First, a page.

Perhaps the simplest answer to the problem is to establish long term, low maintenance features with shrubs and herbaceous plants. During summer these will benefit from the water and nutrients stored in the clay. Once established, the only work required will be weeding, mulching and the application of a general fertilizer every two years. In general it is better the avoid annuals and flowers from seed which involve much digging, soil preparation and germination problems. Plants with fine, fibrous roots (many heathers and Ericaceae) cannot tolerate water logging and the lack of aeration associated with clay. Some bulbs (lily, tulip) suffer from poor drainage and may rot during winter months. In general plants that will thrive have tough roots (roses) or are used to moist conditions (willow). Prepare the ground in the autumn (see later) and plant in spring. Spring planting will avoid the cold and wet winter conditions that can adversely affect young plants planted in the autumn.
The problems of waterlogged lawns are all too well known to anyone with a clay soil. When laying lawns, avoid dips and hollows which will trap water. A sloping site will give natural drainage, but in severe cases a proper drainage system will have to be installed. Before constructing lawns, prepare and improve the soil conditions as explained later in this fact sheet. Established lawns can be improved by removing plugs of turf with a hollow tined fork and brushing coarse concreting sand into the holes. (Fact sheets 14, 21, 124, 204 & 207).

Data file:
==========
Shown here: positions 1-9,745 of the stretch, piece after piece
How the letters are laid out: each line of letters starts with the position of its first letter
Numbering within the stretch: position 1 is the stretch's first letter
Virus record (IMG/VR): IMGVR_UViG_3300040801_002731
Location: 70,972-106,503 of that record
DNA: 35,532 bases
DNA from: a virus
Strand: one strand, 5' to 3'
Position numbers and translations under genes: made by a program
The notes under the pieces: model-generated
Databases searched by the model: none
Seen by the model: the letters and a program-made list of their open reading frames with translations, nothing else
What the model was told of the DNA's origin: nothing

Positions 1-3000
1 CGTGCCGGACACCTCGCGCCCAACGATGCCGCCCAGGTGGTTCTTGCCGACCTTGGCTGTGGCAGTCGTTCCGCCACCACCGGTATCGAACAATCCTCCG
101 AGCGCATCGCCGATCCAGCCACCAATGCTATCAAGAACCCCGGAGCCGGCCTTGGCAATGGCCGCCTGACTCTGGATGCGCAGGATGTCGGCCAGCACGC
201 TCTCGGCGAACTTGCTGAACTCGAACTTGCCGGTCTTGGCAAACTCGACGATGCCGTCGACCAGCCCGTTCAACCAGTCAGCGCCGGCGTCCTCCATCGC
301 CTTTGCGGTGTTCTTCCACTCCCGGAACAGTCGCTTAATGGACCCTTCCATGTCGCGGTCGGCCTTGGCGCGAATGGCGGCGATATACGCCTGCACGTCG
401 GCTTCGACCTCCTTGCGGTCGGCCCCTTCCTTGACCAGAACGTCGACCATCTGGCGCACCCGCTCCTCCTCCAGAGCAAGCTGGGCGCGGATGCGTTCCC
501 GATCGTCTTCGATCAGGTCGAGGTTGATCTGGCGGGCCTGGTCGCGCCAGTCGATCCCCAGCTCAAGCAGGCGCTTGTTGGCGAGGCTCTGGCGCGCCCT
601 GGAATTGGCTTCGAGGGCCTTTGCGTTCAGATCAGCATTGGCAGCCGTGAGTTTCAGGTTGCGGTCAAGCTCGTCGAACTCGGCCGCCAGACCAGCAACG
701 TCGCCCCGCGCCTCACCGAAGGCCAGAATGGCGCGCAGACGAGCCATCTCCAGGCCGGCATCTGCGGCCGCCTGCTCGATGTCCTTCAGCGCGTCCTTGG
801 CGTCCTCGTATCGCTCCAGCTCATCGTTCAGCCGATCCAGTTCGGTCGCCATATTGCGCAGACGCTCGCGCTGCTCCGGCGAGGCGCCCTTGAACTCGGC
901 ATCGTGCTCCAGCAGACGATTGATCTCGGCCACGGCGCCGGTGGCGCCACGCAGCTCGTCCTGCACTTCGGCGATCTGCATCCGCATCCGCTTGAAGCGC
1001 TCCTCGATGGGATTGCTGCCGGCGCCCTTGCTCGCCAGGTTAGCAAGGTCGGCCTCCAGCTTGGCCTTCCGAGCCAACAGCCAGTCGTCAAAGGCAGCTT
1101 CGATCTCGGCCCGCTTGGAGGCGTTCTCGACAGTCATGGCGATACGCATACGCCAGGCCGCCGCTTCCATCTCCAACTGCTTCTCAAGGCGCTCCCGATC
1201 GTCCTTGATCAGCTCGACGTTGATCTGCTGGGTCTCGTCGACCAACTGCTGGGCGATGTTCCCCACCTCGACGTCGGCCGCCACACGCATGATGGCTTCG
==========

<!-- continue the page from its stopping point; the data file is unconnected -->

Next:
To grow vegetables on clay soils will inevitably involve you in regular digging and cultivation. Prepare beds 4ft. wide with an 18in. path between them wherever possible. It will then be possible to work from the path without treading on the soil. This will help to avoid compaction and ensure that the beds stay aerated. The soil structure can be improved over a period of time by adding well rotted, bulky organic manure or compost and concreting sand. Avoid fresh manure as this can produce toxic chemicals when it decomposes in the poorly aerated soil. All this will raise the general level of the bed and so improve drainage. It also means that the effort of soil improvement is invested entirely in the growing area.
The timing of digging is vital. Try to dig in the autumn before the weather becomes really wet. If this is not possible, wait until spring when the soil has dried out after winter. Avoid treading on and so compacting the ground when it is wet. When autumn digging, leave the soil in rough clods. The frost and winter weather will break them down. In spring fork and rake lightly to maintain the open structure of the soil. Liming can be carried out in autumn. Once a satisfactory pH level of 6‑7 is achieved no further liming will be necessary for several years. However if manure is incorporated during the autumn digging, do not lime until spring otherwise the nutrients in the manure will react chemically with the lime. (Fact sheets 11, 46, 82). The extra moisture associated with clay soils means that slugs can be a great problem, especially to potatoes. The vegetable gardener will therefore need to be extra vigilant and take all precautions to control the slugs. Fact sheet 26 has further details.